I’m afraid to eat anything at a food truck. I’ve heard their health inspections are up to a lower standard than restaurants and the word ‘roach coach’ freaks me out.

The term roach coach originated many years ago as a slang term for a food truck. Those trucks tended to be taco trucks or catering trucks that were among the first of their kind, typically seen throughout Los Angeles and San Francisco. At this time regulations on food trucks were very lax, and some of these trucks operated without proper licenses and in unsanitary conditions. Today food trucks are regulated to a much higher standard; in LA they are given the same health grades as restaurants, below a C rating and the truck will not be allowed to operate. In New York the lowest fine a food truck or cart can receive for any violation is $1000, significantly higher than the fees restaurants would pay. The simple truth is food trucks cannot afford to be unclean, and the gourmet food trucks that have been popping up recently are scrutinized by health departments and usually headed by former restaurant chefs who really know their way around a kitchen.

I can never find a food truck I like, they move around too quickly and I don’t use Twitter.

The reason food trucks move around so often is because it’s not easy to find legal parking in most cities. While rules are different depending on the area, most cities severely limit how long a food truck can spend at a certain spot, or relegate the trucks to just a few locations that always seem to be crowded. Combine that with random inspections and ticketing that force the trucks to move and it’s a wonder anyone can catch a meal. The trendier ‘gourmet’ food trucks began using Twitter to post and update their locations to their legions of followers, and it started to catch on across the country. For those of us who just aren’t that into social media, there are a number of apps you can download for your smartphone that track food trucks. These apps tend to differ by region; in New York Tweat.It and the New York Street Food app are two of the best. Most food trucks also post their weekly schedules online on their websites.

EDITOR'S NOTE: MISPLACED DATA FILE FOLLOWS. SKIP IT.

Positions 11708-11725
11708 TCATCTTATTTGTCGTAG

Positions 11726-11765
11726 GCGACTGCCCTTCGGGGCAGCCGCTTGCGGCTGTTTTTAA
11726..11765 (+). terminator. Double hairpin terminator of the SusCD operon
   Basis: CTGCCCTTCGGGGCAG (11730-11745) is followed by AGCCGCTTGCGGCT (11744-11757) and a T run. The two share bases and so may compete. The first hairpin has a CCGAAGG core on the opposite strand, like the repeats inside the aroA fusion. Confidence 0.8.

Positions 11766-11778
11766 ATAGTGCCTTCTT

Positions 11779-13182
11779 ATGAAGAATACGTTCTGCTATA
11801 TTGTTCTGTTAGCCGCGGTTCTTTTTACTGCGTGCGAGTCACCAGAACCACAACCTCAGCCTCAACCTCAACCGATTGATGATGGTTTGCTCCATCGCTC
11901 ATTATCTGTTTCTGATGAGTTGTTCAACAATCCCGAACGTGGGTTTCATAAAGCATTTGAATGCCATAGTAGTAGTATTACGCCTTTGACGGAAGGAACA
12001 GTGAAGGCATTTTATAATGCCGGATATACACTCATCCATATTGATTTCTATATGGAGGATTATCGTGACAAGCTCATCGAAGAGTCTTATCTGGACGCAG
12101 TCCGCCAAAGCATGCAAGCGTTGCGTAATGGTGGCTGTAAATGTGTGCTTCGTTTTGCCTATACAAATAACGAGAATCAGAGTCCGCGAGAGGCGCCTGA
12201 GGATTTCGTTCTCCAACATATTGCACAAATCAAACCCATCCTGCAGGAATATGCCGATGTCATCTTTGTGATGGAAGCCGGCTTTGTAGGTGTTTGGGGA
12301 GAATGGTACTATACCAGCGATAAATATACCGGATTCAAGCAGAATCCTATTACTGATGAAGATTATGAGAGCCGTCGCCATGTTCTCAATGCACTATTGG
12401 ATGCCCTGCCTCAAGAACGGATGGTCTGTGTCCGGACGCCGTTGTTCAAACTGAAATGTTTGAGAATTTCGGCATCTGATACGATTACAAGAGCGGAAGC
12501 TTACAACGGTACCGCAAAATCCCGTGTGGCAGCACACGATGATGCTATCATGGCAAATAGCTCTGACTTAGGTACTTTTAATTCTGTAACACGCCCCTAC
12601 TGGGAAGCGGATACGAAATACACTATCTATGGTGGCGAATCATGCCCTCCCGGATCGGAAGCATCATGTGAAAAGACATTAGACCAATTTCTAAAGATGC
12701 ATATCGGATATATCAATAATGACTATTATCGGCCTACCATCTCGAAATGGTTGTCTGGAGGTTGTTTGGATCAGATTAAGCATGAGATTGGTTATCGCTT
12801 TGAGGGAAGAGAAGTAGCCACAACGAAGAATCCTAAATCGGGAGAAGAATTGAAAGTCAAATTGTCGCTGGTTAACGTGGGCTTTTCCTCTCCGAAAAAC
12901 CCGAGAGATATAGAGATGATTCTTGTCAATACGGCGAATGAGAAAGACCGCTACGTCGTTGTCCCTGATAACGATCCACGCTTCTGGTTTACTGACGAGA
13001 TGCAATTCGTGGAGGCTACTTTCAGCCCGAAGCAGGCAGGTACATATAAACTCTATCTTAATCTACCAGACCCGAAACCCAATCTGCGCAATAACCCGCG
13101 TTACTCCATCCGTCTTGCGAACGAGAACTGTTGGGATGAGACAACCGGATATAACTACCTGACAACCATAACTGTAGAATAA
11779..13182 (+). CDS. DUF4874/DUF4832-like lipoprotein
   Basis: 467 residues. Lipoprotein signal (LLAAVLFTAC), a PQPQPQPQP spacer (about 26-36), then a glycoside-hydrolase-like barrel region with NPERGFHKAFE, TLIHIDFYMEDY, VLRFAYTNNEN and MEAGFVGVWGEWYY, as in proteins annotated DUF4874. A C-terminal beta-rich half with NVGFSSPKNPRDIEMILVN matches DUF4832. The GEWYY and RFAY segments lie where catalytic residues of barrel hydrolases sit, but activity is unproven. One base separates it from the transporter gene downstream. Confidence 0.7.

Union Square Food Trucks

You expect me to wait in that line? I don’t care how good the food is I only have short lunch break.

It’s true that some of the most popular food trucks have long lines, particularly during peak hours in the summer. But as food trucks continue to evolve technology is affording new ways to plan ahead and get past these lines. Many food trucks allow customers to call ahead their orders to pick-up on the spot, or accept online ordering so hungry customers can actually pre-order their meals and pick them up and pay at a convenient time. Best of all, some food trucks are even hiring deliverymen to get customer’s their food the same way a restaurant would.

So now that I’ve gotten my food where am I supposed to eat it? Food trucks don’t exactly have dining rooms

Ah, the great challenge of where to eat your food truck meal. Most of the time when I grab lunch from a food truck I take it back to my office or find a local park or seating area to devour my food. At night, food trucks can actually be a great place to meet people. I’ve found that some of the most interesting people congregate around food trucks at night, and they can really turn into an outdoor party atmosphere. If you’re still not convinced, new studies have shown that it might actually be healthier to eat standing up than sitting down. Standing up while eating can help people avoid acid reflux, head rushes, and can help you digest better. So now that you have a reason to eat standing up, head on out and order a meal from your favorite food truck. If you’d like help getting started I can make plenty of recommendations.